At The Beacon Design Collective Inc., we ask that our clients submit all the content relevant to their project before the onset of design. Submitting at the project onset means:
- We, your design team, know exactly the scope of work required to complete the project, so we can schedule the team accordingly and ensure the project is completed by the deadline. Late content submissions mean our timeline gets pushed back, meaning your project may end up delayed.
- The will not have to be reworked to make additional or different content fit. The design should be tailored to the content… not the other way around.
- You can relax knowing that you have provided us with everything we need to get the project done. We know it isn’t fun tracking down and finalizing content at the last minute.
What we need from you
For a typical multipage document, we’ll need the following:
- Word or Google Docs containing your research and/or text content
- High res photos and/or illustrations, if you have them
- A point person with whom to communicate regarding the project
- Any requests, requirements, and/or specific guidelines for the direction of the project (for example, some clients have a brand guide and copy style guide that we should design and edit to, while others don’t have a brand and therefore may wish to provide some inspiration graphics to use as a jumping off point).
As part of our on-boarding process, we’ll work through a discovery process to ensure that we have everything we need in order to complete your project efficiently and to your complete satisfaction.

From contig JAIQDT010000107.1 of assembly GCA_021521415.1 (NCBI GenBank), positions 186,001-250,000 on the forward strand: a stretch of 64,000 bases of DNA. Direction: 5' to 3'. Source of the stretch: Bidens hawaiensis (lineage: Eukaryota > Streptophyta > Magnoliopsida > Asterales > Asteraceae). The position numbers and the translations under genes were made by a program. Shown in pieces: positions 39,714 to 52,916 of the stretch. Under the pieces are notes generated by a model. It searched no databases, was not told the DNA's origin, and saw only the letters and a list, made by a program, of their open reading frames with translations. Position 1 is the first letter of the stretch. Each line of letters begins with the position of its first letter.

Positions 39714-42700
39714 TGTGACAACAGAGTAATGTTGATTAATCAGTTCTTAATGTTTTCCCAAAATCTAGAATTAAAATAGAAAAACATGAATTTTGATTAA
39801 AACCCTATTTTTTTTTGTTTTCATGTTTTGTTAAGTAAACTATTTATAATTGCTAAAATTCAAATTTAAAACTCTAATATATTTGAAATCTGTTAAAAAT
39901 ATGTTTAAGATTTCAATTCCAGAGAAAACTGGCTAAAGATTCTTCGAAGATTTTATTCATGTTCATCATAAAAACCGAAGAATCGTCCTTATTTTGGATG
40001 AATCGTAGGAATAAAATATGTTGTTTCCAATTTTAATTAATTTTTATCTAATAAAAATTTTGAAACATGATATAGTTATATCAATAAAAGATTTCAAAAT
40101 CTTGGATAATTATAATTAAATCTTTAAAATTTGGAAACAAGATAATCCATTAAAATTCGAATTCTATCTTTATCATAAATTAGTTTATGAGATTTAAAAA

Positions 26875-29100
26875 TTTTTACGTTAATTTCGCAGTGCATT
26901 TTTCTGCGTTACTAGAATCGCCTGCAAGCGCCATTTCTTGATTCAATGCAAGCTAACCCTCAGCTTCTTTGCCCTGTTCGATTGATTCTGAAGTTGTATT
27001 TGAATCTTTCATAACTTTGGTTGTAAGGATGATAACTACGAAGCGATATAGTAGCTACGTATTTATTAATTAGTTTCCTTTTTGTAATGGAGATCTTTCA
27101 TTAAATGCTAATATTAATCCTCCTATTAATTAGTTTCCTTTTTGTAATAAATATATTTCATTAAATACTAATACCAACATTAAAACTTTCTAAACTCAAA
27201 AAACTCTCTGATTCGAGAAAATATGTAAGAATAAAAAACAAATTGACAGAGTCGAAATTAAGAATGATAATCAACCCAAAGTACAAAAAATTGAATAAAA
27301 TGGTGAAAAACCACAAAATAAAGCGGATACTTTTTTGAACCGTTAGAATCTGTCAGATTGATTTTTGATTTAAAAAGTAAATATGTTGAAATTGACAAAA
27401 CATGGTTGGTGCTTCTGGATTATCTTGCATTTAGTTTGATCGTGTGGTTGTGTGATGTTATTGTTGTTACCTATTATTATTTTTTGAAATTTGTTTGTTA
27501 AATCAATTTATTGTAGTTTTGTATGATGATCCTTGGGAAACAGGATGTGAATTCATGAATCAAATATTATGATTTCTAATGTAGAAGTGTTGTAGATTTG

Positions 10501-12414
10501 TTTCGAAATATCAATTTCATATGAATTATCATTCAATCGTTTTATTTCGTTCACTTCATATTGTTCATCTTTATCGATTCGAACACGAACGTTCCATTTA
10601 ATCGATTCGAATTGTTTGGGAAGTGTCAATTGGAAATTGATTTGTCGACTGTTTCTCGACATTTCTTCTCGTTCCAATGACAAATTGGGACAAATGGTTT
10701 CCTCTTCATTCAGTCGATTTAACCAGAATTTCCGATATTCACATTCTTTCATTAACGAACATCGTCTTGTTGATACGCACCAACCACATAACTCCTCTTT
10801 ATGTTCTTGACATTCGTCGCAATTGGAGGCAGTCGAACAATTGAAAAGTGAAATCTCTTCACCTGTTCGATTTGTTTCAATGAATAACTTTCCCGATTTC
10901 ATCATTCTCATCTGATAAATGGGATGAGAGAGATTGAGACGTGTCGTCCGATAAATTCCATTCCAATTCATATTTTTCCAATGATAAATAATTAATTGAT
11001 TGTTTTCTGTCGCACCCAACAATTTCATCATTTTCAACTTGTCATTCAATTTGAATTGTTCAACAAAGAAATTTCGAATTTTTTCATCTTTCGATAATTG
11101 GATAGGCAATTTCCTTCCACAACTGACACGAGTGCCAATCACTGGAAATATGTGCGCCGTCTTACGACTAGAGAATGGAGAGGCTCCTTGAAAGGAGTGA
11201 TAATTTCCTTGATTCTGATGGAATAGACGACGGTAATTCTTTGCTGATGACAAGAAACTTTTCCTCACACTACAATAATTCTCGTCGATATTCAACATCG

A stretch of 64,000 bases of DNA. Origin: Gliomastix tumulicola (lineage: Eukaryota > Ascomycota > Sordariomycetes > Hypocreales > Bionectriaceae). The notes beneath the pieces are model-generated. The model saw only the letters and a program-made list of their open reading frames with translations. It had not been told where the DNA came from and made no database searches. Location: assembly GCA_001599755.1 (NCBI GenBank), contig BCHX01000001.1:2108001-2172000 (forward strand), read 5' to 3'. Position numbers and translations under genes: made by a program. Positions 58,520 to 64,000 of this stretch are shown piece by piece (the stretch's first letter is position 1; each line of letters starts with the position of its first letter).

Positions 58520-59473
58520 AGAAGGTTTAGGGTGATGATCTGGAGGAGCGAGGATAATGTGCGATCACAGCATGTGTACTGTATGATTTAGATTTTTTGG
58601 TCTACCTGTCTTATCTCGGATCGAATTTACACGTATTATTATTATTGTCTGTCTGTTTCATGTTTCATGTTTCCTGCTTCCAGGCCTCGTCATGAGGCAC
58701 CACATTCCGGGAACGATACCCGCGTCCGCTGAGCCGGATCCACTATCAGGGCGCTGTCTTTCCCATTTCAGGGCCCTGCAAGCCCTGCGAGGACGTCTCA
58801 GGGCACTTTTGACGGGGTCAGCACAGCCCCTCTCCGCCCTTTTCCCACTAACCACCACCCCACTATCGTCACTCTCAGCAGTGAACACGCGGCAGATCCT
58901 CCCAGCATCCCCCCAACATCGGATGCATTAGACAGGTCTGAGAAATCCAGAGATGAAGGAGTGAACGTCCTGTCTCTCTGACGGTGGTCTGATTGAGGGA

How to submit content
Depending on the size of the project, we have different processes that we draw from to efficiently collect content.
For small projects of 10 pages or less, you can submit content via email to email@example.com
- We suggest tasking one of your team members with the task of gathering and submitting the content all at once. This “content dump” helps to streamline the process and keep us organized. If there are multiple email threads from multiple client contacts, it’s easy for content to get “lost in the crowd”.
For larger, ongoing work with a variety of deliverables (such as campaigns) we prefer to use a Graphic Design Coordination Sheet.
- This is a document our team puts together during the onboarding process for campaigns. It is a live Google Spreadsheet that contains all the pertinent information about the asset (or assets) to be designed. You can submit content by linking relevant documents in the corresponding column. Examples of columns that you may find on your Graphic Design Coordination Sheet are picture below.
For big, multipage documents and books we prefer to use a Content Tracker Sheet.
- This document is a more robust version of a table of contents that breaks the book into sections and allows us to work on the structure of the book together, and track progress of the book design and editing by sections.